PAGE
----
At this point, I should also mention default values in databases. The SQL standard allows you to specify default values for a column in the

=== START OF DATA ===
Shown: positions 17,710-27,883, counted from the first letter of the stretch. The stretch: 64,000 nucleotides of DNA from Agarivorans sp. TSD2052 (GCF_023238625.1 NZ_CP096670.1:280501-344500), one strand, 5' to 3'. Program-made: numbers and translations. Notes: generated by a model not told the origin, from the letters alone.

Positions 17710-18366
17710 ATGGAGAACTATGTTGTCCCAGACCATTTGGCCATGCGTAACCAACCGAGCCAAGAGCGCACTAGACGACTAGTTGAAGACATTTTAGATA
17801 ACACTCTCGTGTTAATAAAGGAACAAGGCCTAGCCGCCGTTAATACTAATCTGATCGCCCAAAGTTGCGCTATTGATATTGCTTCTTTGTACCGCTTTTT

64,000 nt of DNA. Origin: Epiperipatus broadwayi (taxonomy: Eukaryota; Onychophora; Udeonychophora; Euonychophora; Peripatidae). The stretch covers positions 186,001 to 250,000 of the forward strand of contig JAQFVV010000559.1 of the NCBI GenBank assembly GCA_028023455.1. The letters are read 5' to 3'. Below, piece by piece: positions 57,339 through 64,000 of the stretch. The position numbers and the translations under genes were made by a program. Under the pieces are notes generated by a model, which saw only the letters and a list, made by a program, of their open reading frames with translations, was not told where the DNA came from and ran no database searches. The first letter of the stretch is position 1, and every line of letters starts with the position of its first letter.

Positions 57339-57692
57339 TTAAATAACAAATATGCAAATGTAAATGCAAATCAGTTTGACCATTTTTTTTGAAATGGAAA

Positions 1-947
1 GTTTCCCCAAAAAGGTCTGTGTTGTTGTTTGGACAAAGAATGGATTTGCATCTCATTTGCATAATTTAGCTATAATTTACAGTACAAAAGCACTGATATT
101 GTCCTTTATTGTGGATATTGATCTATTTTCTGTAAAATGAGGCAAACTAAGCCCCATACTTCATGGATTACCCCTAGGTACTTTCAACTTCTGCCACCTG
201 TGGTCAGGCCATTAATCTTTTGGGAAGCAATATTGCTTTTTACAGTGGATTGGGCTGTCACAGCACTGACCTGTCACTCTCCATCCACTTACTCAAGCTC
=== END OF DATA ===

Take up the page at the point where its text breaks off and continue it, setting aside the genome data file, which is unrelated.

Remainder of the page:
CREATE TABLE statement. Using default values for columns that should not be NULL seems like a good idea at first. All subsequent ETL steps, analyses or data products further down the pipeline can rely on the data without having to worry about missing data. The problem is that you can end up shooting yourself in the foot because you lose awareness of missing values. When default values are automatically inserted, you will not notice problems earlier in the data preparation that may lead to an explosion in the number of missing values. Instead of breaking, your data product will continue to work, but with errors that you are not aware of. In many cases, this is a much more dangerous scenario. Errors in preceding ETL steps could go unnoticed for weeks, months or years!